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I have two classes Address and Employee as follows:

 public class Address
{
    public string AddressLine1 { get; set; }
    public string AddressLine2 { get; set; }
    public string City { get; set; }
    public string State { get; set; }
    public string Zip { get; set; }
}

   public class Employee
    {
        public string FirstName { get; set; }
        public string MiddleName { get; set; }
        public string LastName { get; set; }
        public Address EmployeeAddress { get; set; }
    }

I have two employee instances as follows:

    var emp1Address = new Address();
    emp1Address.AddressLine1 = "Microsoft Corporation";
    emp1Address.AddressLine2 = "One Microsoft Way";
    emp1Address.City = "Redmond";
    emp1Address.State = "WA";
    emp1Address.Zip = "98052-6399";

    var emp1 = new Employee();
    emp1.FirstName = "Bill";
    emp1.LastName = "Gates";
    emp1.EmployeeAddress = emp1Address;


    var emp2Address = new Address();
    emp2Address.AddressLine1 = "Gates Foundation";
    emp2Address.AddressLine2 = "One Microsoft Way";
    emp2Address.City = "Redmond";
    emp2Address.State = "WA";
    emp2Address.Zip = "98052-6399";

    var emp2 = new Employee();
    emp2.FirstName = "Melinda";
    emp2.LastName = "Gates";
    emp2.EmployeeAddress = emp2Address;

Now how can I write a method which compares these two employees and returns the list of properties which have different values. So in this example I would like the result to be FirstName and Address.AddressLine1 .

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1  
Why do you need to use reflection? –  Justin Niessner Mar 23 '10 at 18:10

4 Answers 4

up vote 1 down vote accepted

You don't necessarily need reflection to perform the comparison. You can write a comparer class that takes two instances of Employee or Address, and compares each field that should match. For any that don't match, you can add a string (or PropertyInfo) element to some list to return to the caller.

Whether you return a PropertyInfo, MemberInfo, or just a string depends on what the caller needs to do with the result. If you actually need to visit the fields that contain differences, the PropertyInfo/MemberInfo may be better - but to just report the differences a string is probaby sufficient.

The main value of reflection would be to write a general purpose object comparer that could take two instances of any kind of object and compare their public fields and properties. This helps avoid writing repetetive comparison code over and over - but that doesn't seem like the case you're in.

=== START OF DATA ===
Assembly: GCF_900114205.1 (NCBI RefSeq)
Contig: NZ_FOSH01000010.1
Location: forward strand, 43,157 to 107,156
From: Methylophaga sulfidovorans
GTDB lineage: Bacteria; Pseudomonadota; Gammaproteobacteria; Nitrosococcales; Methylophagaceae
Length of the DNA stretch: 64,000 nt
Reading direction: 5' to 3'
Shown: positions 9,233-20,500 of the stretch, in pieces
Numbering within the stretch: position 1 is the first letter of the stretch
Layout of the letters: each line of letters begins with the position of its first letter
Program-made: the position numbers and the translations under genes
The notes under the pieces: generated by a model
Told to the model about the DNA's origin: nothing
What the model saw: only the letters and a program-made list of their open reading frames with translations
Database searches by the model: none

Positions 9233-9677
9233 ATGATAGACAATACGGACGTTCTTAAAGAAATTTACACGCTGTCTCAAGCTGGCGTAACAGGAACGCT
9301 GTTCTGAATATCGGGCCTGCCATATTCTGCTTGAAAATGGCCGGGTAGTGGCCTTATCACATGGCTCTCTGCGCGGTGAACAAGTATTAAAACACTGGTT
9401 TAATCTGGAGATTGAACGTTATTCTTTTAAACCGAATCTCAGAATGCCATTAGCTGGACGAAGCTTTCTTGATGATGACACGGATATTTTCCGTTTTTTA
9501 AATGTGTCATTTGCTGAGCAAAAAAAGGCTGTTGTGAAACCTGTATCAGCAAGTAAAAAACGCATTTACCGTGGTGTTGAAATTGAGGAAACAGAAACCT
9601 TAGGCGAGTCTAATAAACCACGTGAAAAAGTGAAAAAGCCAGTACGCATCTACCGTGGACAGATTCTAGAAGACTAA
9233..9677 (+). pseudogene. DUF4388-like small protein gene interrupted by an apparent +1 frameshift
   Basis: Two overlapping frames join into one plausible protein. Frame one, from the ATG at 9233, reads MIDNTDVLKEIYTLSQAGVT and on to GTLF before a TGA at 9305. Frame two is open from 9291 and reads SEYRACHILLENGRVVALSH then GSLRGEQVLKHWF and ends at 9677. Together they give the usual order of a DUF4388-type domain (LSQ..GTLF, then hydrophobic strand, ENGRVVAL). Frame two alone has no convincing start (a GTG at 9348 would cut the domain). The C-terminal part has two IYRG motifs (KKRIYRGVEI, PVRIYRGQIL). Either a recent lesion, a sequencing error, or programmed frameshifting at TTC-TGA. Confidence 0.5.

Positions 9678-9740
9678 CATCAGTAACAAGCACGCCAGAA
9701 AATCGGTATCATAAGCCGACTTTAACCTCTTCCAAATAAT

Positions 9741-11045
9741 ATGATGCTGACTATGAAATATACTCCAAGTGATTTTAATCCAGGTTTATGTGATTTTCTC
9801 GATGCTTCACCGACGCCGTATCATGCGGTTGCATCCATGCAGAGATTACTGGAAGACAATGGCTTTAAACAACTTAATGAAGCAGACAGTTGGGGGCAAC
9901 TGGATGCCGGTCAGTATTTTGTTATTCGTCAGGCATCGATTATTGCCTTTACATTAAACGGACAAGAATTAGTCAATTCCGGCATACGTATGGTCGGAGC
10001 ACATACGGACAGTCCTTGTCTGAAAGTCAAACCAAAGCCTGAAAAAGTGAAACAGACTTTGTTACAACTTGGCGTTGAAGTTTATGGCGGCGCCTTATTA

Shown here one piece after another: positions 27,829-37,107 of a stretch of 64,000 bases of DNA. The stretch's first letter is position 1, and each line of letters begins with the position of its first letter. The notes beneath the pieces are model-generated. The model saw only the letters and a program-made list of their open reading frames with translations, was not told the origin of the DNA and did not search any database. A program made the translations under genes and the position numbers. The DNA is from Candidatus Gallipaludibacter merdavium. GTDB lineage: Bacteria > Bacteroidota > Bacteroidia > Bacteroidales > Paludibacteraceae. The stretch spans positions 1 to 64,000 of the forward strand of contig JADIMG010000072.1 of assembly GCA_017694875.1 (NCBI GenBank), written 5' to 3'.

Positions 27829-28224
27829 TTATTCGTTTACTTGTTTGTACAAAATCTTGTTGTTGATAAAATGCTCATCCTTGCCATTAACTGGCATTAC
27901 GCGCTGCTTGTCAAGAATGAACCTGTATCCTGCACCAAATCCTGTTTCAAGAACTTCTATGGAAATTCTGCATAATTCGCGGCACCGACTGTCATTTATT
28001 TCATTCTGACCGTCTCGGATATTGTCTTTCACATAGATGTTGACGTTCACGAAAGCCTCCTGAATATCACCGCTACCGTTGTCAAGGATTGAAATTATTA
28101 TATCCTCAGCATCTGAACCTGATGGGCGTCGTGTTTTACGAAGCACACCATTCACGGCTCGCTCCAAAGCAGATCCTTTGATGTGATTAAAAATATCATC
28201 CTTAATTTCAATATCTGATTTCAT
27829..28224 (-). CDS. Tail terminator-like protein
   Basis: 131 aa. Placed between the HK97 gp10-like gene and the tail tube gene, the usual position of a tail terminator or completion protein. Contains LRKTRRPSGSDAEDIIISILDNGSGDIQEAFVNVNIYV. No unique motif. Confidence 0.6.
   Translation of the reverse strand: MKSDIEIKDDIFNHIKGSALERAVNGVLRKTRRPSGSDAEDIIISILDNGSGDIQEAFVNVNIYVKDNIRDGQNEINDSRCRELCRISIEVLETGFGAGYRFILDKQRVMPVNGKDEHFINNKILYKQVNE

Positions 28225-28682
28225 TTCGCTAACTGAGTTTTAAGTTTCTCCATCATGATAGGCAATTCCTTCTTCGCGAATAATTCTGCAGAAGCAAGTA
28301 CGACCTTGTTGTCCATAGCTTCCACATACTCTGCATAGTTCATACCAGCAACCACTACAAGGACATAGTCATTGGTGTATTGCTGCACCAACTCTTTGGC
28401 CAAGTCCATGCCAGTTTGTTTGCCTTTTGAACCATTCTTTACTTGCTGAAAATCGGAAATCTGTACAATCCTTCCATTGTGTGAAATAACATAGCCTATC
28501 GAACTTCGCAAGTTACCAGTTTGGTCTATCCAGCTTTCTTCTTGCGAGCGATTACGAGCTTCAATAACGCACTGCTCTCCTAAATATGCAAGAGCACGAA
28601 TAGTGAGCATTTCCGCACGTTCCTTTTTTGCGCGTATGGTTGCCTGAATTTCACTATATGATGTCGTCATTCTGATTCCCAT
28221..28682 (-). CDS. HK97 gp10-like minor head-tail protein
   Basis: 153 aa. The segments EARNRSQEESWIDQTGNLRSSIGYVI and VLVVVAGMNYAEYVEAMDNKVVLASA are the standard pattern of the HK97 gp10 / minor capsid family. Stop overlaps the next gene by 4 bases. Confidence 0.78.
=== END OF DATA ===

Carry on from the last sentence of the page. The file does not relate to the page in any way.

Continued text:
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Edit, made it match your classes Like LBushskin said, you do not hacve to do this. This is not the fastest way! Buy if you want, try this:

    public static List<PropertyInfo> GetDifferences(Employee test1, Employee test2)
    {
        List<PropertyInfo> differences = new List<PropertyInfo>();
        foreach (PropertyInfo property in test1.GetType().GetProperties())
        {
            object value1 = property.GetValue(test1, null);
            object value2 = property.GetValue(test2, null);
            if (!value1.Equals(value2))
            {
                differences.Add(property);
            }
        }
        return differences;
    }
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public IEnumerable<PropertyInfo> GetNotEqualsProperties(Employee emp1, Employee emp2)
{
    Type employeeType = typeof (Employee);
    var properies = employeeType.GetProperties();
    foreach (var property in properies)
        if(!property.GetValue(emp1, null).Equals(property.GetValue(emp2, null))) //TODO: check for null
            yield return property;
}

And for complex properties you have to override Equals method

public class Address
{
    public string AddressLine1 { get; set; }
    public string AddressLine2 { get; set; }
    public string City { get; set; }
    public string State { get; set; }
    public string Zip { get; set; }

    public override bool Equals(object obj)
    {
        if (obj as Address == null)
            return false;
        return ((Address) obj).AddressLine1.Equals(AddressLine1);
    }
}
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No need for reflection. Of course, this example is returning a string with the property names...if you need the actual PropertyInfo object, things would get a little more difficult, but not by much.

public static IEnumerable<string> DiffEmployees
    (Employee one, Employee two)
{
    if(one.FirstName != two.FirstName)
        yield return "FirstName";
    if(one.LastName != two.LastName)
        yield return "LastName";
    if(one.Address.AddressLine1 != two.Address.AddressLine1)
        yield return "Address.AddressLine1";

    // And so on.
}
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